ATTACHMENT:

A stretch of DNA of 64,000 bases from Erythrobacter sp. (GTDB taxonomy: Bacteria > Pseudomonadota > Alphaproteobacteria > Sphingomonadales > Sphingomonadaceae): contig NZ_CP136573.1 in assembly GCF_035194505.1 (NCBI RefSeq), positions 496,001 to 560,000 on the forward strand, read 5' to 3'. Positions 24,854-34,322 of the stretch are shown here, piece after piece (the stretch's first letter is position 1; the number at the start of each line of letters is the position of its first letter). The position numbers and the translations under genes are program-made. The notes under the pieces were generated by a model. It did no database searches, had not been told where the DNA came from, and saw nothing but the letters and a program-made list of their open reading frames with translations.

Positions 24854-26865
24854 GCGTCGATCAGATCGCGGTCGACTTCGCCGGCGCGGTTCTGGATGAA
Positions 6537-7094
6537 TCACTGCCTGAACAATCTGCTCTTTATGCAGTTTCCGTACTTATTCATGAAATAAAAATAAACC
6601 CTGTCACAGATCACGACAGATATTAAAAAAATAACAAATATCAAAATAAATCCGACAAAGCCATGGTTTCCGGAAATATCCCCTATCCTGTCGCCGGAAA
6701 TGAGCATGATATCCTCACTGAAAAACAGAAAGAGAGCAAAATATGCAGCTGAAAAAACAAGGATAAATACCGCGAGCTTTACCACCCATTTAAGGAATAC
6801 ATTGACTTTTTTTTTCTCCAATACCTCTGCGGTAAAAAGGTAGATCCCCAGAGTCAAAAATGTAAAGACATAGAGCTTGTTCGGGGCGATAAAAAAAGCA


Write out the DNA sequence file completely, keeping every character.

A stretch of DNA of 64,000 bases from Erythrobacter sp. (GTDB taxonomy: Bacteria > Pseudomonadota > Alphaproteobacteria > Sphingomonadales > Sphingomonadaceae): contig NZ_CP136573.1 in assembly GCF_035194505.1 (NCBI RefSeq), positions 496,001 to 560,000 on the forward strand, read 5' to 3'. Positions 24,854-34,322 of the stretch are shown here, piece after piece (the stretch's first letter is position 1; the number at the start of each line of letters is the position of its first letter). The position numbers and the translations under genes are program-made. The notes under the pieces were generated by a model. It did no database searches, had not been told where the DNA came from, and saw nothing but the letters and a program-made list of their open reading frames with translations.

Positions 24854-26865
24854 GCGTCGATCAGATCGCGGTCGACTTCGCCGGCGCGGTTCTGGATGAA
Positions 6537-7094
6537 TCACTGCCTGAACAATCTGCTCTTTATGCAGTTTCCGTACTTATTCATGAAATAAAAATAAACC
6601 CTGTCACAGATCACGACAGATATTAAAAAAATAACAAATATCAAAATAAATCCGACAAAGCCATGGTTTCCGGAAATATCCCCTATCCTGTCGCCGGAAA
6701 TGAGCATGATATCCTCACTGAAAAACAGAAAGAGAGCAAAATATGCAGCTGAAAAAACAAGGATAAATACCGCGAGCTTTACCACCCATTTAAGGAATAC
6801 ATTGACTTTTTTTTTCTCCAATACCTCTGCGGTAAAAAGGTAGATCCCCAGAGTCAAAAATGTAAAGACATAGAGCTTGTTCGGGGCGATAAAAAAAGCA